Electronic records handbook

Table of contents

Destroying and disposing of records

When destroying patient information in electronic form after the required retention period has expired, ensure the eRecord is permanently deleted or irreversibly erased.

Some privacy commissioners recommend that the electronic storage device (e.g. hard drive) be physically destroyed to ensure the permanent deletion of patient information. This may include physically destroying the electronic storage device, or it may be sufficient to use wiping software to delete the information on the hard drive. However, depending on the sophistication of the software, wiping may not irreversibly erase every bit of data on a drive. Physicians should avoid selling or giving away electronic storage devices that contain or once contained patient information.

As technological expertise is required to effectively destroy electronically stored information, it is preferable that physicians hire an accredited service provider to destroy patient information maintained in EMRs. Some privacy commissioners have stated that when engaging a commercial service provider to dispose of patient information, physicians must enter into a written contractual agreement with that service provider. The agreement should clearly spell out the responsibilities of the service provider to securely destroy the health information records, and how the destruction will be accomplished, under what conditions, and by whom.

Procedures are required to ensure eRecords are adequately destroyed. In fact, some Colleges and privacy legislation require that written policies be established for the retention and destruction of records containing personal health information.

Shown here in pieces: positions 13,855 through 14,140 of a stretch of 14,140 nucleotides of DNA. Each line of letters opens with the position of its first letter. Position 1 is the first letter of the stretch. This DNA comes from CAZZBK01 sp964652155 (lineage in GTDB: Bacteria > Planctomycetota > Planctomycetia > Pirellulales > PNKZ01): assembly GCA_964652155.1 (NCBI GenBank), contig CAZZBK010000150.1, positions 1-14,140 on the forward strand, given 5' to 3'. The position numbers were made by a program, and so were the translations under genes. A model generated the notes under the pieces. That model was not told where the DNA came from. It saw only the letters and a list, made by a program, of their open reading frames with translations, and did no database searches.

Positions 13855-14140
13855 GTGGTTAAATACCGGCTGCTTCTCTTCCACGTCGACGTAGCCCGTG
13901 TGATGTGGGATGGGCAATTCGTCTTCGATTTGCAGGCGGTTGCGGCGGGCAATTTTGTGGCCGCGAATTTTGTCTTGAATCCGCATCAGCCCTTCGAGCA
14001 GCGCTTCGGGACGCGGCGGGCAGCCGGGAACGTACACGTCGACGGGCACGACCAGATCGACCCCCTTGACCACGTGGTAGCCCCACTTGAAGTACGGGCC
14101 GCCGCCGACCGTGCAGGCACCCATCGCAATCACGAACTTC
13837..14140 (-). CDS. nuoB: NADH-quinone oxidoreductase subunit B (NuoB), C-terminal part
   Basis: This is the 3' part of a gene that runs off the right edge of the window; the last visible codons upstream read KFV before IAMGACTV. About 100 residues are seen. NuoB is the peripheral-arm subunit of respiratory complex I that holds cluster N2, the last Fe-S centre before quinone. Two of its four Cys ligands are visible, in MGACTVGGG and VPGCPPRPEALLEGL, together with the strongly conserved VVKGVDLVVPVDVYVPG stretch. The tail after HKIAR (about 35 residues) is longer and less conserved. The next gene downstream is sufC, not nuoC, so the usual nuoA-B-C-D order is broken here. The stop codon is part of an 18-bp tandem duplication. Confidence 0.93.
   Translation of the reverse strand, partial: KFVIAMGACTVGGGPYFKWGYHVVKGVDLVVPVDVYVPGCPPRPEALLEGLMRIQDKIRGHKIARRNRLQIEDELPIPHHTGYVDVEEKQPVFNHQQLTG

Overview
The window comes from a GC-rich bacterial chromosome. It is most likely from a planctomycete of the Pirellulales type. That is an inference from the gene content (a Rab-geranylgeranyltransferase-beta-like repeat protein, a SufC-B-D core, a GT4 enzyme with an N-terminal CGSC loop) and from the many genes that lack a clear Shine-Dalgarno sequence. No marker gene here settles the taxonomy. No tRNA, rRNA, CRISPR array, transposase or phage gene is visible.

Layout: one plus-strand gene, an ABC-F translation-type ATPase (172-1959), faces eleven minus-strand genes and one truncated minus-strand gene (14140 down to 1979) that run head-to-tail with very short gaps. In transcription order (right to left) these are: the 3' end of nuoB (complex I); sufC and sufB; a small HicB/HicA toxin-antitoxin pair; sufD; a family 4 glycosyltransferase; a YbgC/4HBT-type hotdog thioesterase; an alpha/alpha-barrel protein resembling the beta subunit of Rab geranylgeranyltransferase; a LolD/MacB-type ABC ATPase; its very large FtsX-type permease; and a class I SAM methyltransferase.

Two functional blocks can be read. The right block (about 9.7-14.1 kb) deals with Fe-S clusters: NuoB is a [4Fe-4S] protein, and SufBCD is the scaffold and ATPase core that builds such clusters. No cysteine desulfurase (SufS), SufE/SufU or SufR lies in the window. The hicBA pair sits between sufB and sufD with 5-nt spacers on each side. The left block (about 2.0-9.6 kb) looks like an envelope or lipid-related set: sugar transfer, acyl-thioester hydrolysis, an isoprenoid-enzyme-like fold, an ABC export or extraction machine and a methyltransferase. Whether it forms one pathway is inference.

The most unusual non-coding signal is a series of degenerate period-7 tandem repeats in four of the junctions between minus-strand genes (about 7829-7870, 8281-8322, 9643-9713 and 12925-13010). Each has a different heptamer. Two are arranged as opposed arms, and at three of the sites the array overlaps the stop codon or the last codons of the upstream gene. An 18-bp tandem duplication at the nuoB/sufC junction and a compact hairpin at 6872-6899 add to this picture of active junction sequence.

Physicians should also be familiar with all applicable rules or obligations for destroying medical records. Some privacy legislation requires physicians keep a record of:

  • the individual whose personal health information is destroyed and the time period to which the information relates, and
  • the method of destruction and the person responsible for supervising the destruction.

Information retention periods

The CMPA recommends that medical records be retained for at least 10 years from the date of the last entry or, in the case of minors, 10 years from the date on which the minor reaches the age of majority. For obstetrical care, the CMPA recommends that maternal records (e.g. prenatal and labour and delivery records) be maintained for at least 10 years from the time the infant reaches or would have reached the age of majority.

Colleges in some jurisdictions have adopted lengthier retention periods to reflect changes in the limitation periods for the commencement of medical malpractice actions. In those jurisdictions physicians are encouraged to retain records for a longer period to reflect those limitation periods.

For more information see the CMPA article, “How to manage your medical records: Retention, access, security, storage, disposal, and transfer